One of the few industries that really gets what data security is about is the financial sector because of the specific linkage of data directly equating to money. That information in their database that says I have $50 in my checking account...yeah, that IS money, not much in my case, but money none the less. If tomorrow, by some mysterious happenstance, it were to say that I have $5000 in my account, they would believe it if there were no other checks or balances to say otherwise. Data is money.
There are plenty of industries that labor under the least compliance model. This basically dictates that I will do the minimum necessary to comply with the rules. Doing either more than the minimum or less than the minimum is seen as equally bad. Now for those that are unfamiliar with this thinking and working some place that does what is right, let me explain this to you, because it is an easy thing to miss. In a least compliance place, people that are too far out in front of the pack are perceived as just as likely to draw regulatory scrutiny as those that are below the minimums. As a result, everyone in the industry tries to do what the other guys are doing, regardless of whether or not it makes good security sense. To their way of thinking, doing something different and too far away from everyone else means that the regulator will surely give you the once over and you could be declared wrong in your strategy. The alternative that you could be declared right and exceeding expectations is so far outside of their thinking that it is immediately dismissed as a far remote possibility and not worthy of consideration. Data is money here too, just not in a form that is easily recognizable by the business.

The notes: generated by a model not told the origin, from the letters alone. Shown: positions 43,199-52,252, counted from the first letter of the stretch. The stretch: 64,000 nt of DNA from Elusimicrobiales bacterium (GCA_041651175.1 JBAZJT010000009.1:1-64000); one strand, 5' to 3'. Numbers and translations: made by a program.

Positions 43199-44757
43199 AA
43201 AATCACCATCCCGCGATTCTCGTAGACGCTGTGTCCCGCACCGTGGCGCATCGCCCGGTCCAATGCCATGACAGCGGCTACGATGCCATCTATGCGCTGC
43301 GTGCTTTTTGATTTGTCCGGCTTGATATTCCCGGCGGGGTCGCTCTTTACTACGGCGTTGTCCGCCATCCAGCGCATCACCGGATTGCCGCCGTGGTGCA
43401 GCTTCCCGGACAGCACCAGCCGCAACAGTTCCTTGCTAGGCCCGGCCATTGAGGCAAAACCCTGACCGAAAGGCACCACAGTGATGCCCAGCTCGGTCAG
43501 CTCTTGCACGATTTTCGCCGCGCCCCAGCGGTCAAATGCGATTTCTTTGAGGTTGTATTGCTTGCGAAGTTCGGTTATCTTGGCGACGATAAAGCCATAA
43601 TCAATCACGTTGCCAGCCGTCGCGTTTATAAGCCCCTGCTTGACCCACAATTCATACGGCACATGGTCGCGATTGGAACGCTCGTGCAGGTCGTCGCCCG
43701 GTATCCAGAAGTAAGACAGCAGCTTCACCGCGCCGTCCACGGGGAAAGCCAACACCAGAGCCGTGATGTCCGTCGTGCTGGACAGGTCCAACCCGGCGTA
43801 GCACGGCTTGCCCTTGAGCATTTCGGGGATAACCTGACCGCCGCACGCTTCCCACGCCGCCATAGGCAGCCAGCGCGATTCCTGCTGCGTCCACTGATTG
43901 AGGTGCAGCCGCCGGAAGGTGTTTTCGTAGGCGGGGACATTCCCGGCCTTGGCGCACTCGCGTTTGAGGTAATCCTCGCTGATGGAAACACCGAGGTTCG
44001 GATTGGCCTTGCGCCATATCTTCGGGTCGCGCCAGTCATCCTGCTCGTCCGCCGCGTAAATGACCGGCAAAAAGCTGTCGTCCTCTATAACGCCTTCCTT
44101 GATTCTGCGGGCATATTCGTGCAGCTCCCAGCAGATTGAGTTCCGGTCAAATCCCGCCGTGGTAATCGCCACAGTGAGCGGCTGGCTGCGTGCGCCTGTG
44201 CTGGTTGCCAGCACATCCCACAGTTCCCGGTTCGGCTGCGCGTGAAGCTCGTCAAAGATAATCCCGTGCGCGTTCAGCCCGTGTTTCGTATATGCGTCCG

Security standards never go down, only up
The problem with minimum compliance is that when the bad guys up their game, and they always do, you are left outside of the safe zone and have to do something to catch up. While you are left outside of the safe zone, the bad guys can have at you with impunity while you try to figure out what to do next. Any soldier can tell you that trying to make a completely new plan under direct fire is no treat. Always better to have a contingency plan before hand and use it when needed and better still if you are safely back at base and can put the new plan into effect on tomorrow's patrol.
We are so focused on the next, best, new thing that we never stop to think about the wisdom and responsibility of having and using that new thing. Mobile tablets in health care...what a great way to put a wealth of information at the fingertips of our healthcare professionals. Mobile devices are cropping up everywhere and very few business models have the basic understanding necessary to protect the information that their new-found toys are enabling. Standing on the shoulders of giants.... Bah, it's an old concept and it makes me feel old for voicing it.
I guess my point is that as a security professional, you really need to be on your toes when you operate in any business that just doesn't see the direct link between data and money. Being forced to comply with regulations without having a supporting business model that truly values the reasons for compliance isn't a recipe for success in security. Waste not, want not...the bad guys certainly don't. The very mobility and power of tablets makes them even more valuable to bad guys. Hey, that privacy information may only be worth a few pennies in the dark corners of the internet, but over a few hundred million times it adds up. I think there may be a movie plot in there...nah, I'm sure it's been done before.